The United Kingdom’s government triggered a two-year period of negotiations to exit the European Union in March.
This “Brexit” process will offer the U.K. the opportunity to forge new trade relationships with nations around the world, including—importantly—the United States, as Heritage Foundation scholars have explained.
Unfortunately, recent press reports indicate that the loss of Prime Minister Theresa May’s parliamentary majority in June 2017 elections may have led some British politicians to get cold feet and consider a partial Brexit or “soft Brexit.”
This might leave the U.K. subject to certain EU regulations and still a party to the EU’s common external tariff arrangement with non-EU nations.
Such a “half-baked” policy would be bad news for the British economy and for the cause of economic freedom. In short, it would be a terrible mistake—Brexit should not be derailed, as Heritage scholar Nile Gardiner recently explained.
As I recently wrote in a Heritage Foundation report, by sparking negotiations to reduce trading barriers between the U.K. and many other nations, Brexit will promote greater economic growth for all parties concerned.
Just as important, Brexit will allow the U.K. to eliminate EU rules that impose unnecessary regulatory impediments on British economic vitality.
Comprehensive U.K. regulatory reform and trade liberalization initiatives in light of Brexit will promote economic freedom.
Impediments to free trade and unnecessary regulatory strictures interfere with the free exercise of those rights by inappropriately constraining freedom of contract and reducing the value of property. Economic freedom will rise as unwarranted regulatory and trade restraints are lifted through Brexit-induced reforms.
The benefits of greater economic growth and economic freedom will be sharply reduced, if not totally eliminated, by halfway measures that keep the U.K. partially subject to EU rules and tariff schedules.
Soft Brexit would raise additional serious practical problems, as explained by Brexit analyst and international trade expert Shanker Singham of London’s Legatum Institute.
Specifically, countries outside the EU will not negotiate seriously with the U.K. if it does not have full control over its tariff schedule and regulatory structure.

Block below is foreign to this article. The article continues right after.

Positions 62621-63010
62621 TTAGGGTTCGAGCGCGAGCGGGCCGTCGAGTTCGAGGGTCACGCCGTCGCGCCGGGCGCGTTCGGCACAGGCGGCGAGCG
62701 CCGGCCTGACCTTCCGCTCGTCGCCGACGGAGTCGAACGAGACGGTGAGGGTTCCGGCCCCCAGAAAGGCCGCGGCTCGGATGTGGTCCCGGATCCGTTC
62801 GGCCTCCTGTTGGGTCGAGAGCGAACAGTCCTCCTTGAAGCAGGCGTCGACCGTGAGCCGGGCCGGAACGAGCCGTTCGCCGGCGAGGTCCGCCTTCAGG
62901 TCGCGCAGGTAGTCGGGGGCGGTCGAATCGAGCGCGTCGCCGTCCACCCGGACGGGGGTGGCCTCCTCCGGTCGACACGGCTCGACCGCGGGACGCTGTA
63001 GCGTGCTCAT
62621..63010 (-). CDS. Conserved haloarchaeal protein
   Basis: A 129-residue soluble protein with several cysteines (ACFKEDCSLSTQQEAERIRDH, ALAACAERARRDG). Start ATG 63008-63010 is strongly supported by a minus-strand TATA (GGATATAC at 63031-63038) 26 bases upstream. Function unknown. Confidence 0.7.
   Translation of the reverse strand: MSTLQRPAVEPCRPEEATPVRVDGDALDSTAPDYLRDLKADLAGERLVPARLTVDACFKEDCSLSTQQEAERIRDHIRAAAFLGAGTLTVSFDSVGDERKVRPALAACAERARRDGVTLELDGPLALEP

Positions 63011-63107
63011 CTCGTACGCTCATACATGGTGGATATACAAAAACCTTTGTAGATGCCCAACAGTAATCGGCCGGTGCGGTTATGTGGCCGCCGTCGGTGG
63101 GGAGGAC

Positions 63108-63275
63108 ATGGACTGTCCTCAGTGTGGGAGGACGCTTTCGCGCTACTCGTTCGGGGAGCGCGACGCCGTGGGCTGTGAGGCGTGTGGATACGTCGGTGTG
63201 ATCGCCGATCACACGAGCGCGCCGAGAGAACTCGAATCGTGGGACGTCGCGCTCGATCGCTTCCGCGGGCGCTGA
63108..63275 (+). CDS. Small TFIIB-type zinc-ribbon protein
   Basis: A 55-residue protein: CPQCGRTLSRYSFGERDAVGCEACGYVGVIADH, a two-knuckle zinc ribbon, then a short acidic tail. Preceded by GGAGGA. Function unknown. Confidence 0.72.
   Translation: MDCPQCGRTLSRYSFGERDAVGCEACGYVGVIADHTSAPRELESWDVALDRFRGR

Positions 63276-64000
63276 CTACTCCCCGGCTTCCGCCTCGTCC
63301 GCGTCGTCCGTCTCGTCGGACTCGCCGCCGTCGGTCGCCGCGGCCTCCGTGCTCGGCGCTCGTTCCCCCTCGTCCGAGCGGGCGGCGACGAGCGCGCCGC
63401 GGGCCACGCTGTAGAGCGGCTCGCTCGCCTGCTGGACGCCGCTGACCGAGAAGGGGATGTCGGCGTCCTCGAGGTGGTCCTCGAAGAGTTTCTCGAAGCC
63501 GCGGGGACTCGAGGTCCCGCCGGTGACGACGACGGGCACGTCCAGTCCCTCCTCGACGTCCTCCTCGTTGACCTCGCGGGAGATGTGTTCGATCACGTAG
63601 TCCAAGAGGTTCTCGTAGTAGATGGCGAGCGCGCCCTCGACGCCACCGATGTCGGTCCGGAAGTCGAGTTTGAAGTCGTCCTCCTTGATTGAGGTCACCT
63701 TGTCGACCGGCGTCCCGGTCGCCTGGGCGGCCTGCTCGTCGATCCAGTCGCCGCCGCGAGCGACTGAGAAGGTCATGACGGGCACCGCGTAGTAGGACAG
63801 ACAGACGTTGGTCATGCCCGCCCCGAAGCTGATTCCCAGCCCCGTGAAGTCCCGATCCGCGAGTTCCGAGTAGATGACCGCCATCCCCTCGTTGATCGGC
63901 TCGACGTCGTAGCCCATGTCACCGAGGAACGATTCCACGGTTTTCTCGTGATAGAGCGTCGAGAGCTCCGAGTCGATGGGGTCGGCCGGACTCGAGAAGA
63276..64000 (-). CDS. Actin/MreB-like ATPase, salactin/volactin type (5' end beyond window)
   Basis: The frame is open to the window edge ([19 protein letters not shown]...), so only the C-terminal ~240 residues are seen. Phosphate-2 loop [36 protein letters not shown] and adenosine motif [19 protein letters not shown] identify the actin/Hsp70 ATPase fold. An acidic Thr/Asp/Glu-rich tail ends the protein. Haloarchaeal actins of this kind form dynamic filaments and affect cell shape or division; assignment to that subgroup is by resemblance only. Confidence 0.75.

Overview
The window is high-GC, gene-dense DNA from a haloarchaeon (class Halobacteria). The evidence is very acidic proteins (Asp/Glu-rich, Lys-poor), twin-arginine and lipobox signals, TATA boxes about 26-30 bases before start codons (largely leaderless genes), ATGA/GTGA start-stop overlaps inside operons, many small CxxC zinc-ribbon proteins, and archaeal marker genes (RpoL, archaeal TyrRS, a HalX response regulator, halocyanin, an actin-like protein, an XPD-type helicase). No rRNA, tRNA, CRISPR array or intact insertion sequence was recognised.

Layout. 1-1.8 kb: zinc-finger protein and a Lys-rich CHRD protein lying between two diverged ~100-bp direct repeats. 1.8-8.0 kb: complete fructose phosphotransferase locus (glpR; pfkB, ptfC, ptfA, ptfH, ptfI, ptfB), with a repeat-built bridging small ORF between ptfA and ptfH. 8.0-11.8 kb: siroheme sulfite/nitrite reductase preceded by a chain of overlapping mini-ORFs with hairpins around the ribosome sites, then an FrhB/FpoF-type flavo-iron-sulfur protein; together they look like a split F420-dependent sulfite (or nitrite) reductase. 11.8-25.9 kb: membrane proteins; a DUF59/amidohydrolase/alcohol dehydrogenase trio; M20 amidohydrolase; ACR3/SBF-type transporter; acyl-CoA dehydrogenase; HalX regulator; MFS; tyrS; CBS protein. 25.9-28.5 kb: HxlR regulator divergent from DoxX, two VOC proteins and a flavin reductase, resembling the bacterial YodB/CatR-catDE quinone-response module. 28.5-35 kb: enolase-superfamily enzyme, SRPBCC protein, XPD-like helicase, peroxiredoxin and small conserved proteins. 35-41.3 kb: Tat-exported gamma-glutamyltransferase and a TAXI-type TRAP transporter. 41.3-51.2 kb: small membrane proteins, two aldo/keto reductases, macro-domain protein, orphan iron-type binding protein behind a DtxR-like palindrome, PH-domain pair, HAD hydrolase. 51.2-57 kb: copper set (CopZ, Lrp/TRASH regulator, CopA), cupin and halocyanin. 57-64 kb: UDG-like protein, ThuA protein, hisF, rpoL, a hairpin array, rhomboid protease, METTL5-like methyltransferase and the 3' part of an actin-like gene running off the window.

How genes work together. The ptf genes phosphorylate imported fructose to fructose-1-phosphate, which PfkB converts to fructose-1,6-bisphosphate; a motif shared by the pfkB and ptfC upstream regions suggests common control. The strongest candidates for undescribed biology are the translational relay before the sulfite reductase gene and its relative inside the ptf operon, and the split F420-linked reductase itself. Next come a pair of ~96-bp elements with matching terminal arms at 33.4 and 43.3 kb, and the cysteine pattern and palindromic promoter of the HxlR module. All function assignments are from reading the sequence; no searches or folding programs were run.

In the give-and-take of a trade negotiation, limiting one’s flexibility from the outset is not a good place to start. The U.K. is an attractive trading partner, particularly because it is more open, more competitive, and is less burdened by a prescriptive approach to regulation than the EU.
Soft Brexit would squander this advantage.
One soft Brexit option suggested by some would have the U.K. temporarily join the European Economic Area, or EEA. The EEA currently includes the EU nations plus three nations that are subject to EU regulations but outside the EU customs union—Liechtenstein, Norway, and Iceland.
Having the U.K. become a “taker” of EU rules without retaining a “seat at the table” as a full EU member would be the worst of all worlds for Britain.
The U.K. would lose its ability to try and improve the most intrusive regulatory proposals handed down by EU bureaucrats in Brussels.
Britain would face prospective trading partners “more regulated than ever,” and with no prospects to reduce regulations due to European Economic Area requirements.
U.K. scholar Singham puts it starkly:
[The U.K.] would emerge from these transitional [European Economic Area] arrangements, wondering where all those trade deals and sunlit uplands have gone, only to find ourselves so locked into EU regulatory arrangements that no-one would speak to us. We would therefore be guaranteeing a bad Brexit.
The United States, as a key U.K. trading partner, would also be a big loser from a bad Brexit, which would reduce the potential gains of prospective U.S.-U.K. free trade agreements—benefits that are highlighted in congressional testimony by Gardiner.
Let us hope that the British government remains committed to a “full Brexit”—one that rejects half measures that would make things worse. Bold action will benefit the U.K. and its trading partners, including the U.S., and advance the cause of economic freedom.